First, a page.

John Loiacono has been chosen to replace Jonathan Schwartz as head of Sun's software business.
Previously senior vice president of Sun's operating platforms group, Loiacono, 43, will fill the post of executive vice president vacated by Schwartz, who was promoted last week to president and chief operating officer.
Loiacono will lead the division responsible for delivering on Sun's network computing strategy and will have particular responsibility for boosting the growth and acceptance of Java and the Solaris operating system.
The move comes at an important time for Sun. The firm has started to make inroads onto the desktop with its low-cost Java Desktop System and last Friday unveiled a $1.6bn agreement with Microsoft settling technology and antitrust disputes.
Loiacono will have the job of finalising details of Sun's new technology partnership with Microsoft and ensuring that the once bitter enemies make their software products work together.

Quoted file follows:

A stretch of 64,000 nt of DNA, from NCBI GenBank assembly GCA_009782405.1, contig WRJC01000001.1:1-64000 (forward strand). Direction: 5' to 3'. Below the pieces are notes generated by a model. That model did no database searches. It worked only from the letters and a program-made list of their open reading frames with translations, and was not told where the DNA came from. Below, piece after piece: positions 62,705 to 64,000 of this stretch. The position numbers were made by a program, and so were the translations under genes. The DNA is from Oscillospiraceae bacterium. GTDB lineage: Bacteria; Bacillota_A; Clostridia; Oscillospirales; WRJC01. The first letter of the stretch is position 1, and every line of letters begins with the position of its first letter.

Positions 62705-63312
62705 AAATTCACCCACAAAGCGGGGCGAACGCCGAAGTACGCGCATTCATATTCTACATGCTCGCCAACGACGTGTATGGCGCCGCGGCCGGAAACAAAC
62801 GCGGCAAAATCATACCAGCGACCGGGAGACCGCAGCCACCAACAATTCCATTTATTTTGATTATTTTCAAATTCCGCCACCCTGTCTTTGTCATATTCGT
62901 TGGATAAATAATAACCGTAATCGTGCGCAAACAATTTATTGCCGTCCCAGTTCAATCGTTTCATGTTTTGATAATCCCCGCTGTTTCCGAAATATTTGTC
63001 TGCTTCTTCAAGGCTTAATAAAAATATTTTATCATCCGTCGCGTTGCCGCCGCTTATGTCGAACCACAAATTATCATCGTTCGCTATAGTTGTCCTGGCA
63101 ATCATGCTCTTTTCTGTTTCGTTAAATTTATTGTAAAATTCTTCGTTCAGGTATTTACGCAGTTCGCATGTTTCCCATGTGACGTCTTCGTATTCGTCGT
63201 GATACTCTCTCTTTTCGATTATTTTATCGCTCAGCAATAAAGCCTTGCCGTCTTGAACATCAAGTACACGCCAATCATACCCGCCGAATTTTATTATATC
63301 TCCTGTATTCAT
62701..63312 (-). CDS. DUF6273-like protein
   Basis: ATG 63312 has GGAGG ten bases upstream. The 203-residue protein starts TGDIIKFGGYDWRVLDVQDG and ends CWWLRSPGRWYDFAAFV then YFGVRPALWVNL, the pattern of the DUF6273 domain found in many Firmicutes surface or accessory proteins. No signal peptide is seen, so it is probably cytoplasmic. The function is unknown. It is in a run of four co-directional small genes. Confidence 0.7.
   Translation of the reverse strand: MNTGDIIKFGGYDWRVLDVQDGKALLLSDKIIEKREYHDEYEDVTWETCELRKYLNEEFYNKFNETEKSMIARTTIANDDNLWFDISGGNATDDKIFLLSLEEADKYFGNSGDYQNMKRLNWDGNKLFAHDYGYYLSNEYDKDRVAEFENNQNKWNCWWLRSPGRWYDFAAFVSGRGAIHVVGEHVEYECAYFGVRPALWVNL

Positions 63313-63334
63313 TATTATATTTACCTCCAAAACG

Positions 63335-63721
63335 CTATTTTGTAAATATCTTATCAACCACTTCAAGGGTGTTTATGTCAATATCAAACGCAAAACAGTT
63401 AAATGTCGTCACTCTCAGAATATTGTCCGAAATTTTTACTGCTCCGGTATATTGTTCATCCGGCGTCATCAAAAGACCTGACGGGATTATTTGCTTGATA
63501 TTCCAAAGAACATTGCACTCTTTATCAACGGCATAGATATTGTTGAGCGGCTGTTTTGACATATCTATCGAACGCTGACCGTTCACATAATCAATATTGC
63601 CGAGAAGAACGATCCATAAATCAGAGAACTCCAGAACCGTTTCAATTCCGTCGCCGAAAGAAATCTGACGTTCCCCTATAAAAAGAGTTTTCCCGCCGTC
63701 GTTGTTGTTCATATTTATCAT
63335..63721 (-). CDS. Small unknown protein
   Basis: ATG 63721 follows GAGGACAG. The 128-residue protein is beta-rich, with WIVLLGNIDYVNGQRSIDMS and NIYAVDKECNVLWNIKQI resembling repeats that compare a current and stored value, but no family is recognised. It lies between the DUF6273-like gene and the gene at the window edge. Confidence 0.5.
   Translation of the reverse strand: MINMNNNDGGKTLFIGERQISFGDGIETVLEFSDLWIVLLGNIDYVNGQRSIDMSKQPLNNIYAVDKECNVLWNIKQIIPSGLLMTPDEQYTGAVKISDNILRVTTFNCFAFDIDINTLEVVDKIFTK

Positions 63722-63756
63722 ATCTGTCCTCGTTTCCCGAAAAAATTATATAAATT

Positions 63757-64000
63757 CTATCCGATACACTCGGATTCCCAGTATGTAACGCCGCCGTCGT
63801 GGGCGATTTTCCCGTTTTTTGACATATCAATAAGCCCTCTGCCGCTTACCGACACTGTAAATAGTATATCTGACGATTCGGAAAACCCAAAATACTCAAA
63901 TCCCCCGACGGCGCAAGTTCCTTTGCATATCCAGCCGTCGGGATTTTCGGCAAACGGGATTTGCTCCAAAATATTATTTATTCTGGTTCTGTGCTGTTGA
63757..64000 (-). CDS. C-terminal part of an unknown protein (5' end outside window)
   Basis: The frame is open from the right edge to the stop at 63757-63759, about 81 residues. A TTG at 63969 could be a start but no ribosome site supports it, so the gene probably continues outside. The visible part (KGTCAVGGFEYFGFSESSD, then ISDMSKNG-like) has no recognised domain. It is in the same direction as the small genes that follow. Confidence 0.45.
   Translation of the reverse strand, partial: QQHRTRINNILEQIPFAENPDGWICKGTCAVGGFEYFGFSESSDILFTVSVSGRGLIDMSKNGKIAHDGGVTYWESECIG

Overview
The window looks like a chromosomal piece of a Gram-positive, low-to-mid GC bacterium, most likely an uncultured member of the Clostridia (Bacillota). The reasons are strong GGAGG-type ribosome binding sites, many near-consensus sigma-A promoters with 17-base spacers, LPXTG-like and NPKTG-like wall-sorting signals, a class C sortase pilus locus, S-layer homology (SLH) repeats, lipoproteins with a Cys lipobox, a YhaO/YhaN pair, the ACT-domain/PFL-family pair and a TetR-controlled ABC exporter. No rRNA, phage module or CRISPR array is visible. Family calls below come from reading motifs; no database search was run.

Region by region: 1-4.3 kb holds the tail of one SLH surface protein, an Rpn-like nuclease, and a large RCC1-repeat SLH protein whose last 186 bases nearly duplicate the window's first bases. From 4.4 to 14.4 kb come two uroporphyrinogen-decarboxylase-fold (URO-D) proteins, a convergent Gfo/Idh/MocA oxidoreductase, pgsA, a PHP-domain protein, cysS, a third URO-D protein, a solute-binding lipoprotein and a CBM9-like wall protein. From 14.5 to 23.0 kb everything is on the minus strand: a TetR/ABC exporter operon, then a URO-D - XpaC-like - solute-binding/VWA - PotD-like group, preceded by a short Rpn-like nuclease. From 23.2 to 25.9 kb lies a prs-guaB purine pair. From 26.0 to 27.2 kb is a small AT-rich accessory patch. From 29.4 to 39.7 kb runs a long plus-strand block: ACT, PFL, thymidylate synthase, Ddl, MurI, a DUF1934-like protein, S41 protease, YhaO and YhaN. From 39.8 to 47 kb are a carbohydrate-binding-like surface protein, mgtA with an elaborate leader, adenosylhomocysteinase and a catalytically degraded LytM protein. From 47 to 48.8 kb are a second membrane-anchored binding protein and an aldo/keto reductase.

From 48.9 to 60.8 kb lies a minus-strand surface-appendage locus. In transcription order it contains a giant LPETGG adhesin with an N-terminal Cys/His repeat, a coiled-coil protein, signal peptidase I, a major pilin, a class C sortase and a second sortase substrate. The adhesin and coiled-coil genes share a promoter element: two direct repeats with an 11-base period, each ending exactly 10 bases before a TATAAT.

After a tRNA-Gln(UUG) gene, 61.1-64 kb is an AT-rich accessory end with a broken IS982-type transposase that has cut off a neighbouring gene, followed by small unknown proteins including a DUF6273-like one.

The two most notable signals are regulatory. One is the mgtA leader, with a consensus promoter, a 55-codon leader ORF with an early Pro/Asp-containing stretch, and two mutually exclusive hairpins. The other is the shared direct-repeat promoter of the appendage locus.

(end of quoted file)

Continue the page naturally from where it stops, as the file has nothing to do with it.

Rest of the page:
"We will build on our new collaboration with Microsoft and plan to provide the most Microsoft-interoperable software available, while continuing to focus on delivering end-to-end network solutions - from the data centre and desktop environments to mobile devices and smartcards," said Loiacono in a statement.
As senior vice president of Sun's operating platforms group Loiacono, who has been with the company for 17 years, was responsible for the strategic direction of the Solaris and Linux platforms, as well as the Java Enterprise System.
Before that he held the position of chief marketing officer, where he managed Sun's overall brand, marketing and communications strategy.
Cotton seedling freezes to death as Chang'e-4 shuts down for the Moon's 14-day lunar night
Fortnite easily out-earns PUBG, Assassin's Creed Odyssey and Red Dead Redemption 2 in 2018
Meteor showers as a service will be visible for about 100 kilometres in all directions
Saturn's rings only formed in the past 100 million years, suggests analysis of Cassini space probe data
New findings contradict conventional belief that Saturn's rings were formed along with the planet about 4.5 billion years ago